Yeah I realise that the original PC DOS version is likely to be a better experience, but I got this version bundled with a CD32 years back (on the very same disc as that piece of crap Dangerous Streets in fact), and I really should give it a try at least once.
Wing Commander is one of the big games from the early 90s like Doom and Myst that made the PC into a serious rival to the 16-bit game machines of the era, with its advanced 256 colour VGA graphics and... music. Sound cards existed a couple of years before Wing Commander, but this inspired people to buy their first Sound Blaster and turn their sensible personal computer into a gaming platform. Amiga owners were already jealous of the Genesis/Mega Drive at this point, they were getting ready to be jealous of the upcoming SNES, and now they had to be jealous of really expensive 386 PCs too! Sure all three systems eventually got a Wing Commander to call their own a few years down the line, but none could pull the game off with the same speed and visuals as the PC. Probably.
Anyway this is going to be the same deal as ever: I'll play it for an hour or two, share my opinions of how it's been so far, and then leave a comment box at the bottom for you to tell me that it's a good game and my 'review' sucks.
Ultima RPGs, and released late 1990. This was a couple of years before they were bought by EA, 14 years before the studio was scrapped, and 21 years before their good name was exhumed and repurposed to rebrand EA's less than beloved download service.
On the original PC game, those spacefaring silhouettes would be playing midi instruments, but on the Amiga the theme has been reconstructed as sequenced MOD files, even on the CD32 CD version I'm playing: youtube link. That right there is one of the best opening themes in video game history in my humble opinion.
This music's catchy too... HEY, what the fuck? It said I had 25 seconds there, the lying piece of crap! That's the fastest game over I've gotten since Karateka.
Actually it was all just a clever way to get me to enter my name and callsign. Canonically the guy I'm playing was finally christened Christopher Blair in 1994's Wing Commander 3, and got the callsign Maverick in 1997's Wing Commander: Prophecy, so that's what I'll put in. Maverick though, seriously? That's not a subtle nod to Top Gun, that's breaking in and stealing its stuff.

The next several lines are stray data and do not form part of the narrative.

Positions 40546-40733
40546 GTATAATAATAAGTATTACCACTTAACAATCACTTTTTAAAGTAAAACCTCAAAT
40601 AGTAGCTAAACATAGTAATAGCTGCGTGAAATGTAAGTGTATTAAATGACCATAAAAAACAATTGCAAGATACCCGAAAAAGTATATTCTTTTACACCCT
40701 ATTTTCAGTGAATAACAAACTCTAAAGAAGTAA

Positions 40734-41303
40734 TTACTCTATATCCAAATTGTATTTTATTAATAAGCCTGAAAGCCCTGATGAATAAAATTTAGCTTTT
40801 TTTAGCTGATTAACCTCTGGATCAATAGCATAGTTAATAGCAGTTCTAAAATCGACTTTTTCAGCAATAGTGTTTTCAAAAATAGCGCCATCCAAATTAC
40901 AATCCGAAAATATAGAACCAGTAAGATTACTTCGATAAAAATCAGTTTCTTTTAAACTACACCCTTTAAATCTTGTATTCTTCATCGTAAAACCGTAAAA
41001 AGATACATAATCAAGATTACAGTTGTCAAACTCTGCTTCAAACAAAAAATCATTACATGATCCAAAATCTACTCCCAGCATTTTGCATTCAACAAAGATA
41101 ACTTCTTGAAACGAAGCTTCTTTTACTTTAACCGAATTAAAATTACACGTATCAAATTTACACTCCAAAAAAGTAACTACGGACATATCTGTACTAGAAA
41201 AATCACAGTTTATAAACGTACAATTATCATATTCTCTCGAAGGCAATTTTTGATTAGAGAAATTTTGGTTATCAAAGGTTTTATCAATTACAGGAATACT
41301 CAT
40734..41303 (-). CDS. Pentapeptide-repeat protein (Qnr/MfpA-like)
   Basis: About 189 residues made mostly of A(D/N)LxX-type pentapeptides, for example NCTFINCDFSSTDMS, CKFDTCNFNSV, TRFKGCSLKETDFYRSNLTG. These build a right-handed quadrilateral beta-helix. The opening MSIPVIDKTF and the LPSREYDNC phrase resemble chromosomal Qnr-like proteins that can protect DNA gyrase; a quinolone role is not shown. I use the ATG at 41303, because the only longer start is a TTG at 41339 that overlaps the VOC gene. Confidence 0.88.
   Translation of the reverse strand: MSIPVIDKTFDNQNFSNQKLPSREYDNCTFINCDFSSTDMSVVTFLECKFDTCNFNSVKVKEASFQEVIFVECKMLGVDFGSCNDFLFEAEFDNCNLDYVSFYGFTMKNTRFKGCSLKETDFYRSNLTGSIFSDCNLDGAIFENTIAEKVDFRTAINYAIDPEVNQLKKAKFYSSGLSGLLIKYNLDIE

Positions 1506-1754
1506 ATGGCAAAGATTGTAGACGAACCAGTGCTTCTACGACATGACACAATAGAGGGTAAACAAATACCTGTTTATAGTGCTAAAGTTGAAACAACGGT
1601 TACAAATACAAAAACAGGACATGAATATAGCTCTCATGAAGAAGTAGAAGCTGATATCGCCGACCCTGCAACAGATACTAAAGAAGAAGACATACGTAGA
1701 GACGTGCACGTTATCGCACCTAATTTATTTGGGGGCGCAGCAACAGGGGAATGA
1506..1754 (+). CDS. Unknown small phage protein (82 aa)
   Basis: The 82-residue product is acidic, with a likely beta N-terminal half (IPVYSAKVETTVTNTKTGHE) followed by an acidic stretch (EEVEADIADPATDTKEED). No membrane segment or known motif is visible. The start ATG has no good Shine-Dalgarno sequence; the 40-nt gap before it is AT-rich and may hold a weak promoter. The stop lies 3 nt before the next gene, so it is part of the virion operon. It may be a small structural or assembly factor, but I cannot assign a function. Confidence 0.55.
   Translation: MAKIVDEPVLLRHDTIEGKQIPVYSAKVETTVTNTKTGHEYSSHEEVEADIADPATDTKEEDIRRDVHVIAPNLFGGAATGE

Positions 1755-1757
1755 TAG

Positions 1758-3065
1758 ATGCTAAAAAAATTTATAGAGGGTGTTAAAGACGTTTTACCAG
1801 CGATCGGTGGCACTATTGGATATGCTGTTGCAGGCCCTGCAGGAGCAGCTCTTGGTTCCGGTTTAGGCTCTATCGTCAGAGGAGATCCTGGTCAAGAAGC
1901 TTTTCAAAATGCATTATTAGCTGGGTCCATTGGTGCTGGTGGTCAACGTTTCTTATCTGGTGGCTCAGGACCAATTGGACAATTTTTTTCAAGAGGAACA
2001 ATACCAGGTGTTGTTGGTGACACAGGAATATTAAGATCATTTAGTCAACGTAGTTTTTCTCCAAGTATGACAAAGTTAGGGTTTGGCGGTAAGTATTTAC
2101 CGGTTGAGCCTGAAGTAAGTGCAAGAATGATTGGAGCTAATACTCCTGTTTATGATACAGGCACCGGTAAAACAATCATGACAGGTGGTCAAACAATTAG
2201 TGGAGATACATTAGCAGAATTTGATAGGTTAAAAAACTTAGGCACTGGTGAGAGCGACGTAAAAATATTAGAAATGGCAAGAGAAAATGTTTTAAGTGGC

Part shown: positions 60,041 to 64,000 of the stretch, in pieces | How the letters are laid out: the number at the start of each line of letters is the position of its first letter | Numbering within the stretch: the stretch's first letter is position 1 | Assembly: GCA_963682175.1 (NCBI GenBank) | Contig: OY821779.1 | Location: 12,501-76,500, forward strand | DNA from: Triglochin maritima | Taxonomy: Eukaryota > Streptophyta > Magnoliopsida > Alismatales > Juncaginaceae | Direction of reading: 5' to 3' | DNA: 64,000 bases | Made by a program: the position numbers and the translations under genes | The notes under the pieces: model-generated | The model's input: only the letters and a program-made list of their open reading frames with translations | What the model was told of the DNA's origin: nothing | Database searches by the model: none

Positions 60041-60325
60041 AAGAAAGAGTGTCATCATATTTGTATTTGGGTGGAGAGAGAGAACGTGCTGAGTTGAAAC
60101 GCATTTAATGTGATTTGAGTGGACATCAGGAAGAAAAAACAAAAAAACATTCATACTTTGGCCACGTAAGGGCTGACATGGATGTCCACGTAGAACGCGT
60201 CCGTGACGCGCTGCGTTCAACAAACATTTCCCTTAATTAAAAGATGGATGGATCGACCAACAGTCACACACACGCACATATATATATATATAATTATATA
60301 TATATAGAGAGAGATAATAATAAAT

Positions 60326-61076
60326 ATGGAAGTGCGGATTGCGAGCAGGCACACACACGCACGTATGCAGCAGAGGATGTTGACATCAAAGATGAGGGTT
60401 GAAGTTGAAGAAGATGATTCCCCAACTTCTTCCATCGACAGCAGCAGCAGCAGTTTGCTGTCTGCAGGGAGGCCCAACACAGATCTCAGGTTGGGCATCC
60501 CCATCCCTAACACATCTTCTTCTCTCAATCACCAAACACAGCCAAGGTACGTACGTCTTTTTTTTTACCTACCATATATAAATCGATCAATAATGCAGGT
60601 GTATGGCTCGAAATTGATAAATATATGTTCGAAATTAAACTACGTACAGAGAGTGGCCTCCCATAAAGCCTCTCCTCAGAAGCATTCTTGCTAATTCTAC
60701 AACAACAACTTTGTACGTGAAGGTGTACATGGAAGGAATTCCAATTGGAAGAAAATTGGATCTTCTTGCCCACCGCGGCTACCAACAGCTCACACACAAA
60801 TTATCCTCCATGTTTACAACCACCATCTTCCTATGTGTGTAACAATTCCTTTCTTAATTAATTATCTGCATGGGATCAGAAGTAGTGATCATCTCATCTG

I usually complain about menus disguised as rooms, because having to click the trash can for graphics options, the toilet door for controls, and the bemused cat to enter mission one is the opposite of intuitive. But this screen on the other hand makes immediate sense; you click on the people to talk to people, click the scores to view scores etc.
If you chat to Angel here, she explains that Kilrathi Dralthi fighters go down in about seven hits, while Paladin mentions that their Salthi fighters always turn to the left. Uh... cool, good to know.
Oh by the way, the game doesn't go out of its way to make this clear at first, but mankind is currently locked in a deadly war against the cat-like alien Kilrathi right now. To be fair it's not a situation that requires a great deal of explanation, and there's plenty of info in the manual for those that read such things. It originally came with four posters featuring blueprints of the human spacefighters too... well, the PC version did anyway; my CD32 copy came in a jewel case with the instructions shoved onto the top half of front cover.
There's only one exit from this room, a door marked 'BARRAC', so I'll take it.